When Manchester City arrived at White Hart Lane on August 25, Tottenham were simply not ready.
Spurs' start to the Premier League season - a home game against Everton - had been delayed by the London riots, and so Harry Redknapp's side faced the big-spending club on the back of a convincing 3-0 defeat to Manchester United at Old Trafford, in which Jermain Defoe led the line alone, Luka Modric was inconspicuous by his absence and the defensive onus in midfield fell to the inexperienced Jake Livermore.
Meanwhile, Roberto Mancini's side had signalled their early intent with an emphatic 4-0 victory over Swansea City, in which debutant Sergio Aguero came off the bench to score twice, before putting another three past Bolton Wanderers.
City were not expected to brush Spurs aside given the tight nature of the previous meetings between the two, but Mancini's men were rampant in north London, as Edin Dzeko scored four and Aguero grabbed another, with David Silva and Samir Nasri the masterminds behind a thoroughly convincing 5-1 victory.
Modric had attempted to pull out of the game, Peter Crouch, isolated up front, could not impose himself on the visitors - nor could Gareth Bale or Aaron Lennon. Spurs looked streets behind the league's pacesetters.
However, Redknapp maintained he could turn the fortunes of his side around if he were able to bring in the key transfer targets he had identified.
And, once Scott Parker and Emmanuel Adebayor were signed, sealed and delivered to White Hart Lane, Spurs barely looked back.
The impact of both players was instantly felt, as Parker marshalled the midfield at Molineux against Wolves, and played in Adebayor to open the scoring in a 2-0 victory, with Jermain Defoe grabbing the second.
The signing of Parker was allegedly met with some hesitance by Spurs chairman Daniel Levy, given the player's fairly advanced age and fee on the back of a heroic season with relegated West Ham which saw him emerge as the English football zeitgeist, but the 31-year-old has since shown his value to the team time and time again, proving particularly influential in home wins against QPR and Bolton.
It is the England international's industrious, tireless efforts that have freed those around him to play to their fullest, particularly the likes of Bale and Modric.
Parker's introduction to the Spurs side also coincided with the return to fitness of Ledley King, who has been in and out of the team, but has proved to be an integral player during Tottenham's run of good form.
And, while King has failed to feature consistently since his first appearance of the season against Wolves, Spurs have benefitted from the improvement of Younes Kaboul, who looks a different player to the one who first arrived at White Hart Lane in 2007, while Kyle Walker has firmly established himself as the regular first choice right-back over Vedran Corluka, and is surely an England hopeful.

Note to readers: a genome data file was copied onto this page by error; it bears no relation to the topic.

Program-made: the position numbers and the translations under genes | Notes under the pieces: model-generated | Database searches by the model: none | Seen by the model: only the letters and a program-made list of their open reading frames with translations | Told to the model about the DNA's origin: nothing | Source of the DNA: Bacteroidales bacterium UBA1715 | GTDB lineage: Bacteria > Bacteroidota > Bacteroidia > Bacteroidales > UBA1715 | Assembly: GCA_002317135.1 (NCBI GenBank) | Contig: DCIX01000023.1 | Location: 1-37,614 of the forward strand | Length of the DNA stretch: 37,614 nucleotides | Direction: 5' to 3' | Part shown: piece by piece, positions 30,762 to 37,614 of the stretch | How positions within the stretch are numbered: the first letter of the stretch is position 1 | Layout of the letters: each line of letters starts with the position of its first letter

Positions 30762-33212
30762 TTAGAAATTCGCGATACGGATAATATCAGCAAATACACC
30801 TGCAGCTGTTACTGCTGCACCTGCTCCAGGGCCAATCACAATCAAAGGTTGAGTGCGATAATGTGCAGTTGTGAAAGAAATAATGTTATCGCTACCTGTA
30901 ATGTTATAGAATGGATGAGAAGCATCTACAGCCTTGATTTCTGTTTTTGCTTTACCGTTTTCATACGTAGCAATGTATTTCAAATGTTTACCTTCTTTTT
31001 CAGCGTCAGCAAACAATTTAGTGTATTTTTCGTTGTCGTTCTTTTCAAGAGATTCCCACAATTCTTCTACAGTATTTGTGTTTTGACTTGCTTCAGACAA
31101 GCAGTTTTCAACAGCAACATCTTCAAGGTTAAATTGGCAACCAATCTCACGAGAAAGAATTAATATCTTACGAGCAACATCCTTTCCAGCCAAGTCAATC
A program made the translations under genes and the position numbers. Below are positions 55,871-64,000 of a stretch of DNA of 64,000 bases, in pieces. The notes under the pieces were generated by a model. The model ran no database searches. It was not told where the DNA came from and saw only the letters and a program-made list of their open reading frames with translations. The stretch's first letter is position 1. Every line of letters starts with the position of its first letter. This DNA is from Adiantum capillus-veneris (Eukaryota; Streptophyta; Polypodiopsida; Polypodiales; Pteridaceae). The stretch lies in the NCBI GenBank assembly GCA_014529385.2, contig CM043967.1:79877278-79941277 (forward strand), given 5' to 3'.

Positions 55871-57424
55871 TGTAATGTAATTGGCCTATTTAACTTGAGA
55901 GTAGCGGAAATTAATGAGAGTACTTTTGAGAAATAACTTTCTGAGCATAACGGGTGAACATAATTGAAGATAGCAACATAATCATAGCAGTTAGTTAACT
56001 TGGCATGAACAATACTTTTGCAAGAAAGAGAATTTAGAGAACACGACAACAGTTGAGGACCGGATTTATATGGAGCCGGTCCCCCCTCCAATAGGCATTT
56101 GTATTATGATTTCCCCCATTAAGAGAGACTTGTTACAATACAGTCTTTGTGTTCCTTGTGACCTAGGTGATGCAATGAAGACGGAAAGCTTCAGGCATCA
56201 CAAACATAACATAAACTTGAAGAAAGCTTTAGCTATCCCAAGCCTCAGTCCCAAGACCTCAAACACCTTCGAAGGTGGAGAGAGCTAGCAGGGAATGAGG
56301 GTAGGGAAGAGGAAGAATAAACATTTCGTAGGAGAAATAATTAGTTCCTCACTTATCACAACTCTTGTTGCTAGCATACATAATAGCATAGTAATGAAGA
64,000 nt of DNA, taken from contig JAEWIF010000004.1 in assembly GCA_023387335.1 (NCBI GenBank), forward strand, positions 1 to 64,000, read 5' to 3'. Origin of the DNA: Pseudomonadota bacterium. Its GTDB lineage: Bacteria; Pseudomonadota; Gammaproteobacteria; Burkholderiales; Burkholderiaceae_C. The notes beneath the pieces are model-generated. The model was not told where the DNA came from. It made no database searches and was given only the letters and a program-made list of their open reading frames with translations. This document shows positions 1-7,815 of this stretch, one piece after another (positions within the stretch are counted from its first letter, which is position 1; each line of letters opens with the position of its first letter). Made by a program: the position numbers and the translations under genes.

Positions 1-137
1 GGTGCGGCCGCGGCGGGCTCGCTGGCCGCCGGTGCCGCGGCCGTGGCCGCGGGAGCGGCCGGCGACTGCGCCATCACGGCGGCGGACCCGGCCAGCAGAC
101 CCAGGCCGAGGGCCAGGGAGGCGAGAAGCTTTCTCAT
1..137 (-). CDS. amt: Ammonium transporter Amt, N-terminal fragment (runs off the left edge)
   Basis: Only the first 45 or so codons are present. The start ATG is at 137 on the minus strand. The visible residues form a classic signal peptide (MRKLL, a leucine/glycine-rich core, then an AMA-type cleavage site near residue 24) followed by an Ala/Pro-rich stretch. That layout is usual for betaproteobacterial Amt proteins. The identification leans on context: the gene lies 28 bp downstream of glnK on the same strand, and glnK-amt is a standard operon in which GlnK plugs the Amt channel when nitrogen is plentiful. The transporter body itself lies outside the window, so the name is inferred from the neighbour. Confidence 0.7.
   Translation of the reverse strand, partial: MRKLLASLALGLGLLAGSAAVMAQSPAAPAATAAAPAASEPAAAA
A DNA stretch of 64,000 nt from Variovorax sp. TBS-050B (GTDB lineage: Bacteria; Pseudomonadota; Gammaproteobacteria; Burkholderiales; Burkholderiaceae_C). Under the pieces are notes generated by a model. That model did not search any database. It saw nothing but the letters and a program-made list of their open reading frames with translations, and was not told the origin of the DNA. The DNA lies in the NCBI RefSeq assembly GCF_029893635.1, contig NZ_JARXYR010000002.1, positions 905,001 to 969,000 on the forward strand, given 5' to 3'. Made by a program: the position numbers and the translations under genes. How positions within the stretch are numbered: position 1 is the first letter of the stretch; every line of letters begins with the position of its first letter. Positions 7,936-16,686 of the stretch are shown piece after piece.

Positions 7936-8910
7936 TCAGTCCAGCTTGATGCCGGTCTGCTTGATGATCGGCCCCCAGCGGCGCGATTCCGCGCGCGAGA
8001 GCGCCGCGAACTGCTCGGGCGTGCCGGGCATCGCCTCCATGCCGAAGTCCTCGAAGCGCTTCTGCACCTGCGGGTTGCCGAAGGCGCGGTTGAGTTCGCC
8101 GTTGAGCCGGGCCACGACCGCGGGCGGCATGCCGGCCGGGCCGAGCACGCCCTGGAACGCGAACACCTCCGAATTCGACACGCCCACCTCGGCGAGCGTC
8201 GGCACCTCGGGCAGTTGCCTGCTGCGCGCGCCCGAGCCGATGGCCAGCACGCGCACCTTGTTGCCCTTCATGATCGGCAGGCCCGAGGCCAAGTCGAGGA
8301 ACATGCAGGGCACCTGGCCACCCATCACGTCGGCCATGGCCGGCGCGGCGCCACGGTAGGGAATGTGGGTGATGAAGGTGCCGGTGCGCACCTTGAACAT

How close Parker actually came to having a different central midfield partner at White Hart Lane is anybody's guess, as the Spurs hierarchy must surely have been tempted to part ways with Modric following a big-money offer from Chelsea.
But Levy and Co. have reaped the rewards of holding onto their man since the possibility of leaving the club dissipated.
In fact, it took Modric little time to put his desire to leave the club behind him, as he fired in after just seven minutes in a sumptuous display in the 4-0 victory over Liverpool, and has since proved himself to be everything the previous seasons had suggested he was - unflappable on the ball, with remarkable vision and a deftness of touch replicated only by the world's finest midfielders.
Equally impressive has been the evolution of Bale from direct left-sided winger to adaptable modern forward.
The Welsh international had hinted at having more to his game than an almost-unstoppable dribble and a decent shot, but this season, Bale has been afforded the opportunity to express himself in a free-flowing, interchangeable Spurs front line, often occupying the space behind or alongside Adebayor, and on the right hand side.
Against Norwich City at Carrow Road, Bale was excellent in something of a free role, and his second of two goals, bursting straight through the gut of the home side's defence before delicately chipping over John Ruddy, summed up the season he is having.
The part Adebayor has played in the resurgence of course, cannot be ignored. The Togolese striker is far more adept at holding up the ball and involving his team-mates in play than Defoe, who has actually scored more goals in all competitions this season than the former Arsenal man. It is his link-up play with Bale, Rafael van der Vaart and Lennon that arguably makes him first choice over his competition.
That City could afford to loan Adebayor out to Spurs, whose title credentials they must surely have doubted at the time, while still subsidising his wages, is testament to the strength in their frontline, and the task Spurs are faced with in attempting to keep the likes of Aguero and Dzeko quiet on their own patch.
Indeed, Tottenham face a huge task in upending the league leaders, who boast a 100 per cent record at the Etihad Stadium.
But Redknapp's charges will feel better prepared for the challenge than they did back in August.